Friday, November 14, 2008

Candor and Veritas

Candor and Veritas, two descriptive words for Mercator, the founder of modern maps. I just finished his biography, "Mercator: The Man Who Mapped the Planet" by Nicholas Crane. On page 225, these two descriptive words are used to describe this very, very productive man, this man who also cared deeply about his work. Any natural analyst would understand his obsessive pursuit of perfection and harmony.

Wikipedia describes candor this way... "is a virtue that is the quality of being open and honest in expression. i.e., frankness. For example, 'He is a man of refreshing candor.' The word originated from the late Middle English (in the Latin sense): from Latin candor 'whiteness'".

The image I get is of a fresh fall of snow, which suddenly brightens our drear winter. It is crisp, clean, and refreshing.

From wiki also, a little bit about veritas. "In Roman mythology, Veritas (meaning truth) was the goddess of truth, a daughter of Saturn and the mother of Virtue. It was believed that she hid in the bottom of a holy well because she was so elusive. Her image is shown as a young virgin dressed in white.[1] Veritas is also the name given to the Roman virtue of truthfulness, which was considered one of the main virtues any good Roman should have possessed".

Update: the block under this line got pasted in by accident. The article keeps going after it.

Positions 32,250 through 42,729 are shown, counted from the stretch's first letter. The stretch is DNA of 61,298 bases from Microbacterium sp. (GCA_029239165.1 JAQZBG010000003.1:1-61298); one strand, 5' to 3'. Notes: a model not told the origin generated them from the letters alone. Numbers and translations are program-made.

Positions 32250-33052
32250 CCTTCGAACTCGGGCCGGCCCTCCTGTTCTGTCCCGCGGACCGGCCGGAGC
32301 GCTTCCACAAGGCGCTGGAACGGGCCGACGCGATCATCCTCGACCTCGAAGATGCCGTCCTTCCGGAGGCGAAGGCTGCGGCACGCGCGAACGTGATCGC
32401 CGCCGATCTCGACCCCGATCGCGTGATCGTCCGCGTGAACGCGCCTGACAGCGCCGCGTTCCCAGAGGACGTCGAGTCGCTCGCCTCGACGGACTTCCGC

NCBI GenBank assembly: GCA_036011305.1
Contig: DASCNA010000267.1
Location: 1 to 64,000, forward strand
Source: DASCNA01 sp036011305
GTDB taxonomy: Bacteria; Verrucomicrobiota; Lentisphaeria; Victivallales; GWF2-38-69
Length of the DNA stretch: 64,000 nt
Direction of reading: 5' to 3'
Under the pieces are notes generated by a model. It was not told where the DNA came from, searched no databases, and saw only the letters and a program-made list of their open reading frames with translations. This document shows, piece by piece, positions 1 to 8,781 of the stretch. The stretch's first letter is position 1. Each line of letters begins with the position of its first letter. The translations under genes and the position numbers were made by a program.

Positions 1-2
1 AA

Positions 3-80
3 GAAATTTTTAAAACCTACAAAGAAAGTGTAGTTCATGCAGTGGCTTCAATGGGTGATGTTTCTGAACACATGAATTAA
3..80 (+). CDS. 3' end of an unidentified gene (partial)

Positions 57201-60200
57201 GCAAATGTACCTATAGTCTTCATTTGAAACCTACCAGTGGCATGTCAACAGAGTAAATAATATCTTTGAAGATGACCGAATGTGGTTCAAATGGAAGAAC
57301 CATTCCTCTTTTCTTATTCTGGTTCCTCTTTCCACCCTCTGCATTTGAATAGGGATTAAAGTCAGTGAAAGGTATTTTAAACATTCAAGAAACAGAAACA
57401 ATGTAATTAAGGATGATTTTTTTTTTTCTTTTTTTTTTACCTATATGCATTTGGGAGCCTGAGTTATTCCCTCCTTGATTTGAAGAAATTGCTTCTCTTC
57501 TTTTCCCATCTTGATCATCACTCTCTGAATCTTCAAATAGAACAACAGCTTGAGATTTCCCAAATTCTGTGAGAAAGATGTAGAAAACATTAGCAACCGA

Truth's elusiveness reminds me of one of my favorite quotes from Twain:

We are always hearing of people who are around seeking after the Truth. I have never seen a (permanent) specimen. I think he has never lived. But I have seen several entirely sincere people who thought they were (permanent) Seekers after the Truth. They sought diligently, persistently, carefully, cautiously, profoundly, with perfect honesty and nicely adjusted judgment- until they believed that without doubt or question they had found the Truth. That was the end of the search. The man spent the rest of his hunting up shingles wherewith to protect his Truth from the weather.- "What is Man?"
I think an honest seeking after truth demands that the search never stop. Always, always challenge my base assumptions. Never cave to fear or pride that I might be wrong.
I found this picture at